The Struggle for a Free Stage in London

The Struggle for a Free Stage in London

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The Struggle for a Free Stage in London

The Struggle for a Free Stage in London

Read FREE!

Excerpt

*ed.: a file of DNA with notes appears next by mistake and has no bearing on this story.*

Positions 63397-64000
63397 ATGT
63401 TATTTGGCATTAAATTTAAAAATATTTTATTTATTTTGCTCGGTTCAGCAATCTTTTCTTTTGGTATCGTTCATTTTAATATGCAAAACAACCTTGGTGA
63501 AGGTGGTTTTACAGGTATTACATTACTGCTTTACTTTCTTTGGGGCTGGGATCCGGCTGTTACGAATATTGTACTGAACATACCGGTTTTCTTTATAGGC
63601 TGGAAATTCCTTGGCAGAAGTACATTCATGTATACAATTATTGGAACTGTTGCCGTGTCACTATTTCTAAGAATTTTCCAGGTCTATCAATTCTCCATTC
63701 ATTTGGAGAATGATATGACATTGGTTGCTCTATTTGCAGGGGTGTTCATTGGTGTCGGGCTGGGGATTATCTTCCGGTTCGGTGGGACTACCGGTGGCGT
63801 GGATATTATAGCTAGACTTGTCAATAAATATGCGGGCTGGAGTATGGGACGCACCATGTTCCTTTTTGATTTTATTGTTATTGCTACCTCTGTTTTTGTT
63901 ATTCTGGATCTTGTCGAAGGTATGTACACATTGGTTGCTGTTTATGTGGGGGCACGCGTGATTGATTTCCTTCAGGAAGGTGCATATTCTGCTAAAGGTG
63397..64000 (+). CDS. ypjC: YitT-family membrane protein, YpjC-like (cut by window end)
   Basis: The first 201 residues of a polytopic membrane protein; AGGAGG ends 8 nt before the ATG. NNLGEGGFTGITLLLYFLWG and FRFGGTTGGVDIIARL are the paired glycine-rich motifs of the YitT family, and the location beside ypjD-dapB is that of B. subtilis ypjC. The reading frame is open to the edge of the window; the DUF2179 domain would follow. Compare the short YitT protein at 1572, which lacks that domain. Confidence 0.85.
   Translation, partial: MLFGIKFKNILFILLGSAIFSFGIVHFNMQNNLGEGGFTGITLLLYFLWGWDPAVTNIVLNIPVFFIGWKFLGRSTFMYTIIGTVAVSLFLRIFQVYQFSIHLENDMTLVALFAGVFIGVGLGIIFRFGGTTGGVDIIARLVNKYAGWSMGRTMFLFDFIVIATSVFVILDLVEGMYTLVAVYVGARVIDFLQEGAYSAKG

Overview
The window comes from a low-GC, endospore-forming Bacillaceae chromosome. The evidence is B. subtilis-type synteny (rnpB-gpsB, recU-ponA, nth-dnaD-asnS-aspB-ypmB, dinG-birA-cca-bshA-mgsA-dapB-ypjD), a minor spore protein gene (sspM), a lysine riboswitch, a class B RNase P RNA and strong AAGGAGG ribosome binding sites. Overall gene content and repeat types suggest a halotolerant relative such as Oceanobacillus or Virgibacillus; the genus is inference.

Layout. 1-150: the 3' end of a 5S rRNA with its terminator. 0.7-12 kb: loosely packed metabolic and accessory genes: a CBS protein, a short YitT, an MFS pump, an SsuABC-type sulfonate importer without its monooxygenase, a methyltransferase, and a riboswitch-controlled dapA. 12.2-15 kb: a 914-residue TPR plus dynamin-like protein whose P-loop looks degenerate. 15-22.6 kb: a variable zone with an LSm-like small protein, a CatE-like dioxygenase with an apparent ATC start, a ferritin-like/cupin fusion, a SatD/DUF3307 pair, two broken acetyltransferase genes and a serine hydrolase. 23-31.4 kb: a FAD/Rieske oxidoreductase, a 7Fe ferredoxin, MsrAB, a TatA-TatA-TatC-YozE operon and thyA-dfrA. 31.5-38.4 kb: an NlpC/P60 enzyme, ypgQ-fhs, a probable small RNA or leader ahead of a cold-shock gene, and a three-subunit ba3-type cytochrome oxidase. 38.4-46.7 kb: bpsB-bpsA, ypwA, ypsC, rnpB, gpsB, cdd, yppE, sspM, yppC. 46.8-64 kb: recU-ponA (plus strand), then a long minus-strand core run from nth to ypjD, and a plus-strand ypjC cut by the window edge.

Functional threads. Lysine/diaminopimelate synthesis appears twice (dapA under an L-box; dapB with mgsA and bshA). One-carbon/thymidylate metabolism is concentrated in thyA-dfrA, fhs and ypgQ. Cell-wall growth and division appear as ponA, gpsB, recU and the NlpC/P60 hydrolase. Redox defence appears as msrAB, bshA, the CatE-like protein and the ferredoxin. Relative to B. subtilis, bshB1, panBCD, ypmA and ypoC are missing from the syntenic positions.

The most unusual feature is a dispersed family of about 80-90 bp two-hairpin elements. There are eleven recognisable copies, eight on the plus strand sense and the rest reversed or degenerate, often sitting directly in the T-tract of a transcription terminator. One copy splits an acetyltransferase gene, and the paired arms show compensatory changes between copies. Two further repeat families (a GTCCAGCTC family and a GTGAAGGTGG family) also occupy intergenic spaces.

On the 22d of August, 1843, royal sanction was given to the Theatre Regulation Bill, depriving the two patent theatres -- Drury Lane and Covent Garden -- of the monopoly they had possessed, for nearly two centuries, of playing Shakespeare and the national drama, and extending the privilege to the minor, or independent, theatres which had sprung up and multiplied in London in spite of the "inviolable rights" of the patentees. The monopoly had been bolstered up by special legislation, revivals of vagrant acts, chicanery, and evasions of every sort, in the face of a growing public demand for an unrestricted stage for the regular drama. The subject of this volume is the story of the long struggle to free London of the theatrical monopoly, a struggle which began almost within the lifetime of the second Charles himself, and culminated in the parliamentary act of 1843.

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